I thought about that on the day, and honestly, it was much more simple in my head. It’s because the crowd was just building up a little bit more, and I looked up and saw news helicopters. When I saw the helicopters I was like, oh, this might be news to people. This might be something that’s online and stuff, which I hadn’t expected it to be. But I did worry. At the time, I hadn’t yet understood the positive side of it. I was worrying. I was like, damn, if they see that they’re not gonna go out and say, “We don’t support John Boyega.” They would never do that. You know what they’re gonna do behind the scenes? You’re not gonna get no work. There’s not gonna be a conversation or none of that. You’re gonna find that they’re sat in rooms that you’re not gonna be able to get into.

“John Boyega’s trouble.”

Yeah. “He’s trouble.” That kind of stuff. And we’re seeing examples of true trouble right now, and I hope people are using that as the comparison. Do not forget that. We are seeing real issues. Let’s measure it correctly, and get to the point in realizing that the positive side of things is meeting people that’s for me. The flip side of that is, you feel like the industry is all one person. And then through the filter, someone shoots out like boom, and you look up, and it’s someone in the industry and you just didn’t know that they thought like you. They’re like, no, I’m in this position, but I mess with what you were saying. That’s Jamie Foxx. That’s Viola Davis. That’s Gina Prince-Bythewood. That’s Abi [Damaris Corbin]. That’s Kwame Kwei-Armah. Michael K. Williams. Nicole Beharie. These are all my allies. They’ve come out and been like, let’s go work. That’s Olivia Washington. That’s Joe Cornish. That’s Juel Taylor. And for me, that synergy and now identifying the people who are like, we agree, is in my head like that last portal scene in Endgame where they’re coming out on your left. [Laughs] I’m a Pisces, so I can have a bit of an out-of-this-world imagination about normal stuff.

I wanted to talk about Star Wars, because when you were first cast, I was under the impression that you were going to be the lead.

[Whispers] So was I!

And then, with each successive film, the role got smaller and smaller until you were fifth or sixth billing by The Rise of Skywalker. Plus, you were minimized on posters for the films in China. What did that whole experience teach you about being in the big franchise machine, and also about how that machine treats people of color?

For me, it was just the differences. I always try to take away the lesson of, “That was different. But never again.” You know what I mean?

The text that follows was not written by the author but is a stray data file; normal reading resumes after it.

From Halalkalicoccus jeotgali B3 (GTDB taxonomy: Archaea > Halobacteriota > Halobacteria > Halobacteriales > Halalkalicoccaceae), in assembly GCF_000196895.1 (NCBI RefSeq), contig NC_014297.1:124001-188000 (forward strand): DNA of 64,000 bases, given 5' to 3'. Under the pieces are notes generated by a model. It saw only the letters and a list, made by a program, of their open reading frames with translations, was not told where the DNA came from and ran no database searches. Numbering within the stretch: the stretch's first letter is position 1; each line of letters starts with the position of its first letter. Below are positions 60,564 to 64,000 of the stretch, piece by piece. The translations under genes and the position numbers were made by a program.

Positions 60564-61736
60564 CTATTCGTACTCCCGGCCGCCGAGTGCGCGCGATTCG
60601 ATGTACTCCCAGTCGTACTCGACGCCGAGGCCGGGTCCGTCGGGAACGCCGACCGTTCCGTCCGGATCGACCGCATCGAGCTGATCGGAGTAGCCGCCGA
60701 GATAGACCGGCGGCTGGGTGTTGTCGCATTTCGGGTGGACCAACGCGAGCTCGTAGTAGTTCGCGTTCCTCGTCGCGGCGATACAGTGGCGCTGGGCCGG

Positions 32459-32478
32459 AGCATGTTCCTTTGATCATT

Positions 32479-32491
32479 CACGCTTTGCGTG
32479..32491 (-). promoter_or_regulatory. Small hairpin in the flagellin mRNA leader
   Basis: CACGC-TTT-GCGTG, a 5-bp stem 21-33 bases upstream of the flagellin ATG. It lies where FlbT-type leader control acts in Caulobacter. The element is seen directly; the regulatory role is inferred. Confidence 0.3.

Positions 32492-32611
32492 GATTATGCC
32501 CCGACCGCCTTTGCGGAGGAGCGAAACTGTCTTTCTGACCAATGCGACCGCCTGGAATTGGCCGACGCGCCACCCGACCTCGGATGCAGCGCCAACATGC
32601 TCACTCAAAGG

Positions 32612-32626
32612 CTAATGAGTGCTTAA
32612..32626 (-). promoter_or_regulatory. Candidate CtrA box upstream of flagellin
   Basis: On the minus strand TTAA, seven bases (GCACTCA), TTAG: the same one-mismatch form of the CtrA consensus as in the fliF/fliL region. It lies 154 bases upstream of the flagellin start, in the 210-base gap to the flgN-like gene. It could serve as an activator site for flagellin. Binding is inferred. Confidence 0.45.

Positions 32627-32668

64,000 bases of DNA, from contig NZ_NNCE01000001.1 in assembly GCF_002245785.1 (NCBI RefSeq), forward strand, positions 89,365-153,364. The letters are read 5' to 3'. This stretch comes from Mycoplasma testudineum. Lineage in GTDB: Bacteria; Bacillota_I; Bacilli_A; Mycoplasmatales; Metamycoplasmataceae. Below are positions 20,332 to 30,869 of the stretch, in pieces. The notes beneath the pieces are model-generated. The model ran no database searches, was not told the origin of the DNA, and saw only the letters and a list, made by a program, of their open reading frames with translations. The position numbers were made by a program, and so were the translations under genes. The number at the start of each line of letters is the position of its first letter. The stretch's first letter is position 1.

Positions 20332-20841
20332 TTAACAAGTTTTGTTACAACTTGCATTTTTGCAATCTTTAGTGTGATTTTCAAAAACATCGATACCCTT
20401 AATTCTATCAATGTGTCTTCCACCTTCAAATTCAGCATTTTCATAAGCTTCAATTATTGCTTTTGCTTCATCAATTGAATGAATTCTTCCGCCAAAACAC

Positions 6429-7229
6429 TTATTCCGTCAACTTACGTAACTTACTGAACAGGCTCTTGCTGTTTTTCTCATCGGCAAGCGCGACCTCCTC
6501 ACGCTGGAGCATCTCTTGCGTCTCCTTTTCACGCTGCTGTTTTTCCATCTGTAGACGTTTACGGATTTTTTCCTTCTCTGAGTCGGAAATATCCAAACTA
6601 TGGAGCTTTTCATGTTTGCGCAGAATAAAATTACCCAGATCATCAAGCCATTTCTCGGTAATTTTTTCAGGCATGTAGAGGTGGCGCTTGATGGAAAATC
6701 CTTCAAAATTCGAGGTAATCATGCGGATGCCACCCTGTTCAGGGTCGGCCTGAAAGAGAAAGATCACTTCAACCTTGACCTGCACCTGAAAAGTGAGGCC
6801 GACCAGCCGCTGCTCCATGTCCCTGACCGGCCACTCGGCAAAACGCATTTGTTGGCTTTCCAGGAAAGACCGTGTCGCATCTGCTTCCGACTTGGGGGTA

I do. It seems like they’ve at least been more supportive of Moses Ingram when the weird trolls came for her. And by the way, I grew up a big Star Wars fan, and I don’t know what movies these racist trolls are watching. If you don’t get that the Star Wars movies are overtly anti-fascist, you’re not understanding them at all. So, they’ve attracted this strange far-right fandom that just has no fucking idea what the movies are about.

Right. It’s an ignorance that keeps on coming up in conversation.

I think it’s a small but very vocal minority.

Yeah. And sometimes they can be louder because their perspective is like, wait, what? So, they can be exalted a bit too much. But as a fan even, I just think that being open to getting the best actors for the job who come from various backgrounds is fantastic. There’s nothing wrong with that. And going for actors of color wherever doesn’t mean that you’re pandering to any kind of notion, it can just be a person that’s a different color from you that is still the best person for the job. I don’t know why those things are mutually exclusive in people’s heads. That’s something that I feel more and more people are starting to understand a little bit more.

Finn (John Boyega) and Poe Dameron (Oscar Isaac) in Star Wars: Episode VII – The Force Awakens

Disney

Did you enjoy all the shipping of Finn and Poe?

That was hilarious. You know what was funny about that? Oscar was playing it up. We were onstage at I think it was Comic-Con or something, and he turns to me and says, “Bae, give me your hand”—he always calls me “bae”—and I give Oscar my hand and he puts it up in the air and the crowd just starts going off. He loved it. For him, he always wanted to see that kind of representation in Star Wars. I read with another guy for Poe Dameron who was really talented as well, but it came down to the chemistry. When Oscar got on set, I don’t know why, we got this bromance that was just dope, but as actors we could transcend that bromance.

This is going to seem like a bit of a sharp turn, but it does back to some of themes explored in Breaking. I wanted to ask you about something that happened in your youth that not a lot of people in the States are familiar with, and that’s the killing of Damilola Taylor. I read that you were quite close with Damilola, and that’s a crazy thing to have happen to someone you’re close with at a young age. How did that shape your perspective?

I think that… I think the effects of that situation were life-long, in a sense. There’s a militant side in me now because of it. I was very young at that age and I didn’t understand the concept of death. I was 9. I felt like the concept of death was forcefully spoon-fed to me, because suddenly the police are at your house trying to get information, and they have to tell you what’s going on in order for you to emphasize the information. That’s a perspective I didn’t really know about. Coming from that environment and seeing the stuff that would happen around you, you start to understand more and more that the danger in this world could be around the corner. I appreciate the life I’ve made for myself now because of scenarios like that. It makes me have a connection to how mortal everybody is. Because that was a good guy. Damilola was a good guy. And we were just kids.

Man, I’ve been through a lot of scenarios that have shaped me. I was kidnapped in Nigeria. It just creates a perspective concerning the concept of empathy. And also, there’s a calmness when it comes to certain extreme situations or scenarios due to what you’ve been exposed to.